Yeah i was gunna say about the MUD being Multi user Dungeon – A dungeon like you might have played out in a pencil and paper RPG like D&D on a board with miniatures, remade in a computer game to crunch the numbers for combat and to serve as GM to tell the story, mutli user because you can have many people in the dungeon at the same time (and there were whole worlds with dungeons within the worlds, much the same as WoW but far more basic and 2D)

      The term MMO came later i think (?) used to describe the 3D worlds of EQ and DAoC so although both (MMO and MUD) are technically massively multiplayer the connotations of these terms is more about the 2D / 3D of the graphics than the amount of players.

      I play Savage and Savage 2 which are commonly played with 25 or 32 players per team (though can be played with less, perhaps as few as 3) i have seen servers with caps of 128 which would be 64 per team, but i would not count these large matches as being massively multiplayer because they are just matches, short games lasting at most a few hours.

      Just like Brian says above the terms are reletive to the times and perspectives change and its all to do with player numbers not the size of the world, Morrowind for example is a massive single player RPG with comparable size / scale game worlds to a MMO game but as it is offline it cant have the O and its single player so no MM either heh the fact that millions of people might play such a game is irrelevant, they are each playing their own game by themselves – same with battlenet or whatever.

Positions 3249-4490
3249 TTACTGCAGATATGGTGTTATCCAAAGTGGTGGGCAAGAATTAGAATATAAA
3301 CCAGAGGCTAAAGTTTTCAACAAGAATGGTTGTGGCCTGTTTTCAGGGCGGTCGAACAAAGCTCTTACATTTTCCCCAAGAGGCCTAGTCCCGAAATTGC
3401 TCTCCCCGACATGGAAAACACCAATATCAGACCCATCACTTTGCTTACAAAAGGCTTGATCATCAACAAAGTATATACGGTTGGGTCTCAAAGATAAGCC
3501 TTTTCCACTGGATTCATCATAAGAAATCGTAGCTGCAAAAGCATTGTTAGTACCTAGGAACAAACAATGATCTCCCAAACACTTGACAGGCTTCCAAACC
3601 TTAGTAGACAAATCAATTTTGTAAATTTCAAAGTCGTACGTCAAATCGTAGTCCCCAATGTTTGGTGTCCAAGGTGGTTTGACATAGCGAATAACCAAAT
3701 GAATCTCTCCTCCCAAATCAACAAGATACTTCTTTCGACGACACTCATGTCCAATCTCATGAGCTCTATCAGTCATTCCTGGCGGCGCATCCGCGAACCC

All of these terms though are just words we use to help communicate what we are talking about, if you say mmorpg to someone they know you mean a game like WoW if you say mmofps its a game like planetside.

      So could say that im excited about the new Sci Fi MMOFPS and everyone would know what i was talking about (unless they are 12 and then they might think that FPS meant Free Player Shooter, i can only guess this is because they are too young to remember Side and Vertical scrolling shooters, so they dont get why shooter games would be called first person and why that is a big deal, they dont know any other kind! – athough there are still platformer / shoot ‘em ups that are often 3rd person
      I dunno, these are the explainations i give to myself so i can think of them as young and niave in an aww thats cute way instead of being angry and thinking they are idiots)